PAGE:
Diversifying batteries could stop EV supply chains grinding to a halt
Volkswagen Group recently released EV sales figures showing a similar growth trajectory, with sales up 96% from 2020. But according to a current project manager at BMW, the final total could have been 10-15% higher, as the industry continued to be “plagued” by supply-chain shortages.
The shortage of semiconductors continued to be a “major” problem, according to the specialist, with Volkswagen more affected than others. The specialist also said there were “sporadic” shortages in core minerals such as nickel, graphite, aluminium, as well as cells, which were causing the supply of batteries for EVs to tighten and production to slow – a phenomenon the specialist referred to as the “new normal”.
Such shortages would be further disrupted by any potential shutdown to battery factories in China – where the specialist told us Volkswagen procures nearly 30-40% of its batteries – and that it “could not really avoid a supply-side crisis” if such a shutdown were to occur. The specialist also debated the impact nationalisation of battery minerals in China would have on EV production, stating that while it could be “quite dramatic” for manufacturers who rely on Chinese batteries for exported products, those sold in China would be “safe” from disruption.
Improving supply chain efficiency is therefore increasingly important and the specialist said that diversifying to use both NMC and LFP batteries could well “mitigate” some of the shortages. LFP batteries are made from lithium iron phosphate, which is currently “very abundant”, and the magnesium in NMC batteries is also “widely available”, according to the specialist. Carmakers are also no longer committed to the idea of manufacturing all EVs with the same long-distance performance in mind, making it possible to use “lower price per kilowatt-hour” LFP batteries for A and B segment vehicles, and to use higher energy density NMC batteries for C, D, E segment vehicles and large SUVs.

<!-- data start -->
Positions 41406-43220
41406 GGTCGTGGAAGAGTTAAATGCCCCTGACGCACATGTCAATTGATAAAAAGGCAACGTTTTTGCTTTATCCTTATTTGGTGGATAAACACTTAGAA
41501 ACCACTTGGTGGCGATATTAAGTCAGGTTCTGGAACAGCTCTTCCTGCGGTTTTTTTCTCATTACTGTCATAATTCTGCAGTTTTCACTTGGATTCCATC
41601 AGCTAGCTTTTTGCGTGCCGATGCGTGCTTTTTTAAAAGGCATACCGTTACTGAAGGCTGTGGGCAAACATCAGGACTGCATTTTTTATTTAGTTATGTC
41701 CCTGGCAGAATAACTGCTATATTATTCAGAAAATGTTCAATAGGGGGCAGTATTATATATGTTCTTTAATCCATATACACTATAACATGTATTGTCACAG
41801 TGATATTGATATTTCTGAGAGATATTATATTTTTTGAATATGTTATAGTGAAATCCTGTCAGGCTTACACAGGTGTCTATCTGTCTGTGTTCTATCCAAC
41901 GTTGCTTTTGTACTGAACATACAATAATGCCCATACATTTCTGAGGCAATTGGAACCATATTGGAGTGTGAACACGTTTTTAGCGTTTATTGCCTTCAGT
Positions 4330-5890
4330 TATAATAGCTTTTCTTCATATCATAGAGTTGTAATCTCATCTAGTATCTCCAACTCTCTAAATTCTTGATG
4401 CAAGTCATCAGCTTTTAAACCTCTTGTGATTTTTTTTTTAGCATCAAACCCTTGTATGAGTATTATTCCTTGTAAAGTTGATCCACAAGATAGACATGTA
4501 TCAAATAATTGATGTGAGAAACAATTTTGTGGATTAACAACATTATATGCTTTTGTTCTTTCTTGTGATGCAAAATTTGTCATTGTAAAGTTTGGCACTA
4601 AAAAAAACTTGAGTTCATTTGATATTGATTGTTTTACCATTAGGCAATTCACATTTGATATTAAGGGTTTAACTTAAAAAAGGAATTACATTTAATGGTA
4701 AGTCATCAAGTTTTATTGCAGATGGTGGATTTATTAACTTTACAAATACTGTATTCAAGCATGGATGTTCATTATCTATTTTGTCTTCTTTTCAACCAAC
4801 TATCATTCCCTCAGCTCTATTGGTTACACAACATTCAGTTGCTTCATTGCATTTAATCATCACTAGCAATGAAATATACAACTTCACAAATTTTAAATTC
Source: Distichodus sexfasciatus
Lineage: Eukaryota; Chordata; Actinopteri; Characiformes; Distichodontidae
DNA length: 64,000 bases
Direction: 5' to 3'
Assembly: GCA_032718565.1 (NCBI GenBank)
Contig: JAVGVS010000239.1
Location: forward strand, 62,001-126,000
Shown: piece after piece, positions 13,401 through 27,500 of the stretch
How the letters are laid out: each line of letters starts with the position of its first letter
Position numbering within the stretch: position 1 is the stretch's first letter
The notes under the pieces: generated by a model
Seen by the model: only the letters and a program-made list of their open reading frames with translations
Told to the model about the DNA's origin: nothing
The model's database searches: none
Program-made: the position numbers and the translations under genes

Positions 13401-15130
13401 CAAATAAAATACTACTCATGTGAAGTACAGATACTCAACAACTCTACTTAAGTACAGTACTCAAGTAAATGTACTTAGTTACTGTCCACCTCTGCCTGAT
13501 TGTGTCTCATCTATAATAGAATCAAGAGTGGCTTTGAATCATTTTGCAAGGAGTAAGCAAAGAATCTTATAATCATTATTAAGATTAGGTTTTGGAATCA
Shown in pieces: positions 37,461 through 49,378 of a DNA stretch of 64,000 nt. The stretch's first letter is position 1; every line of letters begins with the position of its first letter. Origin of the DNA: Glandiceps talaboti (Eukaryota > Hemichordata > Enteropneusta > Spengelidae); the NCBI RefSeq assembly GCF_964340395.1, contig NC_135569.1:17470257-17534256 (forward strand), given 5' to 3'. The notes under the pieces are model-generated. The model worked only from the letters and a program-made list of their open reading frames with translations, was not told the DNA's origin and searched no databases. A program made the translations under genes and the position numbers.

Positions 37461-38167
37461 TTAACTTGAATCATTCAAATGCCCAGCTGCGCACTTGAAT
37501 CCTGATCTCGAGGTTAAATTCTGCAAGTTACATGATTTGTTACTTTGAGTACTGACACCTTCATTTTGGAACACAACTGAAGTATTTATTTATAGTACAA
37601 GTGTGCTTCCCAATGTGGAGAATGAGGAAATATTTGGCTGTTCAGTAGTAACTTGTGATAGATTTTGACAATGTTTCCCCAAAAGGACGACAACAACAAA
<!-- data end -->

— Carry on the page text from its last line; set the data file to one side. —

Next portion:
As technology improves, the specialist said solid-state batteries – which use solid electrodes and a solid electrolyte – are likely to become “another puzzle part” in Volkswagen’s portfolio rather than replacing all NMC and LFP batteries. The specialist was positive that solid-state batteries would provide a higher range, faster charging, and be cheaper long term than lithium-ion batteries, but that they should be compared to batteries made in 2030 rather than today – when their edge will be more “pronounced”.
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The information used in compiling this document has been obtained by Third Bridge from experts participating in Forum Interviews. Third Bridge does not warrant the accuracy of the information and has not independently verified it. It should not be regarded as a trade recommendation or form the basis of any investment decision.
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